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An increased incidence of so-called micro-cracking usually means a higher incidence of quench breakages. As does the higher risk of “firing” the glass edge and corners due to excessive heat build-up between glass and grinding belt. For this same reason, diamond belts cannot be effectively employed either.

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Airborne dust is a topic that is coming increasingly under the scrutiny of Health & Safety organisations, and so dust extraction must be employed when dry arrissing.

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Efficient extractors are expensive to acquire, and have ongoing power and filter costs as well as requiring floor space. And even the most efficient systems are not able to catch 100% so regular cleaning is still a necessity.

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B-o-B shown here at GLASSTEC in Germany with combined edge deletion & V4 laser marker

 

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unix-comboBEST–OF–BOTH [ B-o-B ]

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The name says it all !

All the advantages of both without any of the negatives.

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The seamer operates with just a tiny amount of water mixed with compressed air feeding atomiser nozzles deep inside the machine. These create a very fine mist,sufficient to keep the grinding belts moist/damp enough to prevent overheating.

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The traditional recycling tank and pump are replaced by a small fresh water reservoir so the capital cost is reduced too.

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Water usage is truly negligible.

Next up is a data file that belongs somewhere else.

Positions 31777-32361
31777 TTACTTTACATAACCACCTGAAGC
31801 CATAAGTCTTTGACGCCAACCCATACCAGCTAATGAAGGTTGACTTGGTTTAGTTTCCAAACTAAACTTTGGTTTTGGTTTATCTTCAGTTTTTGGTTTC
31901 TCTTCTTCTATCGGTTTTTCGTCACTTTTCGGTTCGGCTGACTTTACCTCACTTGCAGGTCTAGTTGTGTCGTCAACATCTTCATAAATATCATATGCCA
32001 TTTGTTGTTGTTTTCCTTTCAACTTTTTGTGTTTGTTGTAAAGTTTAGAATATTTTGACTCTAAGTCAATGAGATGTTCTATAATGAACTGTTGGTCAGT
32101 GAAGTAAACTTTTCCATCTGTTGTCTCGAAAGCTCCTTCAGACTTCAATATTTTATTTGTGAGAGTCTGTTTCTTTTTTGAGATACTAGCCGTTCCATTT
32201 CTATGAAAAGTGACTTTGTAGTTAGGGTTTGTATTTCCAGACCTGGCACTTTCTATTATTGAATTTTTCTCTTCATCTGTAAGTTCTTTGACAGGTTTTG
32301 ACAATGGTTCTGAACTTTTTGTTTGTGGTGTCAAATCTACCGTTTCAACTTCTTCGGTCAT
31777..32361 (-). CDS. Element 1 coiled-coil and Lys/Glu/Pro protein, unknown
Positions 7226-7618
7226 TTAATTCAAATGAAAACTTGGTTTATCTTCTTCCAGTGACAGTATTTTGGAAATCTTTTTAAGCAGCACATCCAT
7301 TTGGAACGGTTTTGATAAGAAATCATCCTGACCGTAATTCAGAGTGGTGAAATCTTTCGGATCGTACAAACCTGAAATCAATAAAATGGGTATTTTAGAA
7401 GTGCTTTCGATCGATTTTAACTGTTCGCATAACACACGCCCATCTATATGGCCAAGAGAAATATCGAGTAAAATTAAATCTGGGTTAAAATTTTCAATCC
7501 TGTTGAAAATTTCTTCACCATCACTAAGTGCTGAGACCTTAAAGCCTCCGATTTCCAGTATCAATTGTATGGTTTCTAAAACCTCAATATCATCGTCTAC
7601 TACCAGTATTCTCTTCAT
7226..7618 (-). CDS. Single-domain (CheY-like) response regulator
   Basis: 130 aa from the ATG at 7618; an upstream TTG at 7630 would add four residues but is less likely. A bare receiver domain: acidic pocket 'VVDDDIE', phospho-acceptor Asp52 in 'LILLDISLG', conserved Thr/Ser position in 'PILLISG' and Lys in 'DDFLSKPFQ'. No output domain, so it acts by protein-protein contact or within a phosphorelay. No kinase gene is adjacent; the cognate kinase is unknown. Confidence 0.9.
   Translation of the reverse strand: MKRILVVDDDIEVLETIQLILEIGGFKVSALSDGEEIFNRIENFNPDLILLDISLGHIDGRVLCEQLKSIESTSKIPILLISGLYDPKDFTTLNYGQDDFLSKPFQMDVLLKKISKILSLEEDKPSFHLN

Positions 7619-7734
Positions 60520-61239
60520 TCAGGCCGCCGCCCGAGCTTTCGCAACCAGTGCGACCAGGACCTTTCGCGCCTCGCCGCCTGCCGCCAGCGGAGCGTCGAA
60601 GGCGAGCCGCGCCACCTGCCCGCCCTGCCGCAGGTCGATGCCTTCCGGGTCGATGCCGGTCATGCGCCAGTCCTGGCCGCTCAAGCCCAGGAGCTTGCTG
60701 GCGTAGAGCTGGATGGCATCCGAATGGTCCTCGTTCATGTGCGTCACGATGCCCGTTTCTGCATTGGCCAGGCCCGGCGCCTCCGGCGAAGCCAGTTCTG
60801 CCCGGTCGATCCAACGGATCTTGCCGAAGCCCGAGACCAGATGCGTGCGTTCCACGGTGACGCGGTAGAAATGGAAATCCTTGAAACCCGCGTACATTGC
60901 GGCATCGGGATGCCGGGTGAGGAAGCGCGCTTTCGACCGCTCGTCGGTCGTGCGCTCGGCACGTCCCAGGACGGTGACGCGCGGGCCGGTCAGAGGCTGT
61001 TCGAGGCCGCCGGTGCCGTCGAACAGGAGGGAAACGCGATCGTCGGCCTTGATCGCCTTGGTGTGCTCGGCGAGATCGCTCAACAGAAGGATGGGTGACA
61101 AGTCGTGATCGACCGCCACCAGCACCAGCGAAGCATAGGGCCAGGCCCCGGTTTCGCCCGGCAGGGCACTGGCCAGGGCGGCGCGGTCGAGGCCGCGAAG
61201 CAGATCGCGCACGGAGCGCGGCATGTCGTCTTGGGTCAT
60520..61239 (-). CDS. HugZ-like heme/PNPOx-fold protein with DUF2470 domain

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The unique ASHTON proven “high float” air float table is manufactured from special water resistant resin impregnated boards on an aluminium framework.

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• Higher edge quality from use of ‘moist’ belts, comparable to fully wet systems.
• Lower quench losses by eliminating ‘firing’ from overheating of glass
• Possibility to further improve quality and reduce costs with Diamond Belts
• Near-effortless air float handling & reduced damage even of large and coated glass lites
• Massively reduced operator fatigue or risk of back or shoulder injury moving heavy glass
• No ongoing castor ball replacement costs or downtime
• Easy, fast wipe-down surfaces
• Clean working environment
• No airborne dust (glass particles are bound by the moisture and removed from the glass in the washing process).
• No expensive dust extraction unit, no cost of water recycling tank or pump.
• Massively reduced water use and waste: typical requirement just 20 litres per 8 hrs shift.
• CLEANER, BETTER, AND LOWER COST ALL ROLLED IN TO ONE !

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We believe B-o-B represents the future of all manual seaming systems

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DIAMOND BELTSlower operating costs compared to traditional SIC belts.

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While individual SIC belts are just a fraction of the cost of diamonds, the long life of diamonds easily outweighs that initial investment, while at the same time delivering other advantages like a finer edge finish, and elimination of scratches to the glass surface caused by loose grit from SIC belts (diamond belts do not shed loose particles).

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Based on real feedback, our customer in Manchester processes mainly 4mm and 6mm thickness. He applies a seam/arriss width of between 0.5 and 0.7mm. Operating two 8-hr shifts, 5 days a week, so 10 shifts a week, one pair of FLEXIS-PLUS diamond belts lasts him on average around 12 to 16 weeks (average therefore 14 weeks) and costs GBP 950*

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Feedback from the same client and others, using high quality SIC belts, tells us the best to be expected is one shift from one pair of belts (often less). So say GBP 10 per shift, which is GBP 1,400 in 14 weeks.

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Diamonds not only provide a finer finish, they are significantly lower cost too !

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* quantity breaks apply, the example shown here is the highest price, based on a single pair.